Then there’s the case that Democrats have made against Trump, which has been less compelling than many expected when the Ukraine revelations first broke wide open in late September. My first thought upon reading the rough transcript of Trump’s call with President Volodymyr Zelensky was that Trump was clearly attempting to use foreign aid to extort his Ukrainian counterpart into digging up dirt on Trump’s domestic political rival in order to give him an advantage in the 2020 election. That seemed like a self-evident abuse of power.

But then why did hearings in the House spend so much time focusing on what is clearly a policy dispute between the president and the career civil service? Congressional Democrats, the intelligence community, and leading members of Washington’s permanent bureaucracy (including its diplomatic corps) have been obsessed to the point of borderline derangement with Russia ever since the 2016 election. Many of these people find the president’s solicitude toward Russian President Vladimir Putin, as well as his lack of enthusiasm for supporting Ukraine in its multipronged struggles with Moscow, thoroughly unacceptable.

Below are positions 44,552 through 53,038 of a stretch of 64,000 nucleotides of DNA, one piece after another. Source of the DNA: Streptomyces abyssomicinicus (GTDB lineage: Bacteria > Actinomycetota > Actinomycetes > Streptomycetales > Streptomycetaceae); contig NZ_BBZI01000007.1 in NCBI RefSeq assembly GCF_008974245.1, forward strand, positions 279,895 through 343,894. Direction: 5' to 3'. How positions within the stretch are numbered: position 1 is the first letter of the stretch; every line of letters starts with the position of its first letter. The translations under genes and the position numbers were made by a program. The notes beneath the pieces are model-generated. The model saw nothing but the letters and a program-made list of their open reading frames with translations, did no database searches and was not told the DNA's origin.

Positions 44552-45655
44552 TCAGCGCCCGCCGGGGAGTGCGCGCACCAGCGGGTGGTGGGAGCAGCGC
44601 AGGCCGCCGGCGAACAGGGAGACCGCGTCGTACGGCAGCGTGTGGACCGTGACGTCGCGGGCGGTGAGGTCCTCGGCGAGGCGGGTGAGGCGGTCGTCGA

That’s certainly a legitimate view — but it’s a disagreement with the White House over foreign policy. And presidents should not be threatened with impeachment and removal from office over policy disputes. The place for policy disputes is the political arena, where voters get to listen to competing sides and then make a decision at the ballot box about which should prevail.